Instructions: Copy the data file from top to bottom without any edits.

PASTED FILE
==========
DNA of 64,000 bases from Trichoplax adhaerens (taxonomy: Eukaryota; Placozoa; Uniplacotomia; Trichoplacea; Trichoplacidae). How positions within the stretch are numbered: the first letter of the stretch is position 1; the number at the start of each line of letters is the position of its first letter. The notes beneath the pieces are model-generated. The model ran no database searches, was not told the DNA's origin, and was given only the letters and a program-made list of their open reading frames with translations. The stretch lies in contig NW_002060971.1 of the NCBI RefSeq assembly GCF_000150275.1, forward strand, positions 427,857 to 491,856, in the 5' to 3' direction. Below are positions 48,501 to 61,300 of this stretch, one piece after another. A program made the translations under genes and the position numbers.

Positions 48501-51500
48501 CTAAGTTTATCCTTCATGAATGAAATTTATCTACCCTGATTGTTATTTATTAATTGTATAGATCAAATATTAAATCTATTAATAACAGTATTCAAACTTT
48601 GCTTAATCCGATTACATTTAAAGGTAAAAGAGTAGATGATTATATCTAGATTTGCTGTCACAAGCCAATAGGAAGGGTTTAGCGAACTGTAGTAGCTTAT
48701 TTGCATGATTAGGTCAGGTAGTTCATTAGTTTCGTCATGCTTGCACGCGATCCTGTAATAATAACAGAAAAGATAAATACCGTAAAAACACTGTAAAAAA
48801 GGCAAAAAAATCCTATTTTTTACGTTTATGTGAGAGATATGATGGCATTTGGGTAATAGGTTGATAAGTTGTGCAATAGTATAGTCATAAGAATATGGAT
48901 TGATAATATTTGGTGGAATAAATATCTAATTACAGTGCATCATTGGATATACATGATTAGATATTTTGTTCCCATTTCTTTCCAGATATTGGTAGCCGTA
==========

DNA of 64,000 bases from Trichoplax adhaerens (taxonomy: Eukaryota; Placozoa; Uniplacotomia; Trichoplacea; Trichoplacidae). How positions within the stretch are numbered: the first letter of the stretch is position 1; the number at the start of each line of letters is the position of its first letter. The notes beneath the pieces are model-generated. The model ran no database searches, was not told the DNA's origin, and was given only the letters and a program-made list of their open reading frames with translations. The stretch lies in contig NW_002060971.1 of the NCBI RefSeq assembly GCF_000150275.1, forward strand, positions 427,857 to 491,856, in the 5' to 3' direction. Below are positions 48,501 to 61,300 of this stretch, one piece after another. A program made the translations under genes and the position numbers.

Positions 48501-51500
48501 CTAAGTTTATCCTTCATGAATGAAATTTATCTACCCTGATTGTTATTTATTAATTGTATAGATCAAATATTAAATCTATTAATAACAGTATTCAAACTTT
48601 GCTTAATCCGATTACATTTAAAGGTAAAAGAGTAGATGATTATATCTAGATTTGCTGTCACAAGCCAATAGGAAGGGTTTAGCGAACTGTAGTAGCTTAT
48701 TTGCATGATTAGGTCAGGTAGTTCATTAGTTTCGTCATGCTTGCACGCGATCCTGTAATAATAACAGAAAAGATAAATACCGTAAAAACACTGTAAAAAA
48801 GGCAAAAAAATCCTATTTTTTACGTTTATGTGAGAGATATGATGGCATTTGGGTAATAGGTTGATAAGTTGTGCAATAGTATAGTCATAAGAATATGGAT
48901 TGATAATATTTGGTGGAATAAATATCTAATTACAGTGCATCATTGGATATACATGATTAGATATTTTGTTCCCATTTCTTTCCAGATATTGGTAGCCGTA